As terribly horrible are the health and economic outcomes of COVID-19, this crisis provides Congress with a unique opportunity to not just help states and local governments’ short-term financial needs, but to provide some much-needed guidance. Any aid package should require state and local governments to develop fiscal stability plans that would address financial imbalances before the crisis arrived, and take steps to ensure governments are financially prepared for future crises.
At a minimum, Congress should dictate that governments cannot fund their pension systems more than they would have if the crisis didn’t happen. Federal aid that comes from taxpayers throughout the country should not “bail out” the pension system of states who have chosen in the past to keep taxes low and overspend but not properly funding their pensions systems. Money is “fungible,” so even if Congress mandates that no federal aid should be used to fund the pensions, the aid will reduce the money needed to fund other parts of the government, which might make non-federal aid money available to provide additional funding to previously woefully underfunded pension systems. To avoid this sleight of hand, Congress should limit the amount governments can contribute to their pension plans to historical contributions or amounts set in law that existed before the crisis hit.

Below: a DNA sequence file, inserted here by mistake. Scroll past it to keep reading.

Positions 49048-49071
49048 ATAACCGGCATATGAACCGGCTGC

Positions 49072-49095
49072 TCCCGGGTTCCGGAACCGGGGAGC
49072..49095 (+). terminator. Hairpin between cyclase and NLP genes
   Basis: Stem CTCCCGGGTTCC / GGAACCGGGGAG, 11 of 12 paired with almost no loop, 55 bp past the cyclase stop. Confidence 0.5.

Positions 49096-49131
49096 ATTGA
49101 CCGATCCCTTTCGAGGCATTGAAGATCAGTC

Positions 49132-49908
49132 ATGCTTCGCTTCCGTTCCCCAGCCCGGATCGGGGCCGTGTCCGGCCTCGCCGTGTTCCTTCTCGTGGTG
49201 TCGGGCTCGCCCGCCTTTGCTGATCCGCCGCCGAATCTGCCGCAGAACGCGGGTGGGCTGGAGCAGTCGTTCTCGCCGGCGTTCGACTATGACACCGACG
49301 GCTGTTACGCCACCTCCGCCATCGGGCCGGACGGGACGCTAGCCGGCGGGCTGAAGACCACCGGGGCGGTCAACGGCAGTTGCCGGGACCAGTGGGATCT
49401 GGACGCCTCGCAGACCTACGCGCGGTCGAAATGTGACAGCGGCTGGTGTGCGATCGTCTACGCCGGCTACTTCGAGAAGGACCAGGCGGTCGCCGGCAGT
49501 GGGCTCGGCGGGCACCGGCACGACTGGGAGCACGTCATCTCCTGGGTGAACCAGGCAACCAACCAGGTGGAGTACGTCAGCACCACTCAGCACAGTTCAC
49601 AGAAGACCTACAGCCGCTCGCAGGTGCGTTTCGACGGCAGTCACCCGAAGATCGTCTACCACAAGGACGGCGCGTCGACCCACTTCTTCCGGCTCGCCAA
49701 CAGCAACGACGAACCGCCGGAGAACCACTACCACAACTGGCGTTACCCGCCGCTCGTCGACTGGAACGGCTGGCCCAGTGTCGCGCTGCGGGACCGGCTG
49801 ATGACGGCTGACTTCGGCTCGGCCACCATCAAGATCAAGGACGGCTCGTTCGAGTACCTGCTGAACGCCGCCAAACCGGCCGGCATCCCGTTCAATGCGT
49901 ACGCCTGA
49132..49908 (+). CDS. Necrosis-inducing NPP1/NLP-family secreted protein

Required elements of fiscal stability plans
- Proper funding of pension systems as determined by the systems’ actuaries
- Proper funding of retiree health care systems as determined by the systems’ actuaries
- Establishment rainy day funds equaling six months of general revenue
- Calculation of budget using full accrual calculations and techniques
- Limitation of increases in government spending until pension and retiree health care systems are fully funded and rainy day funds adequately funded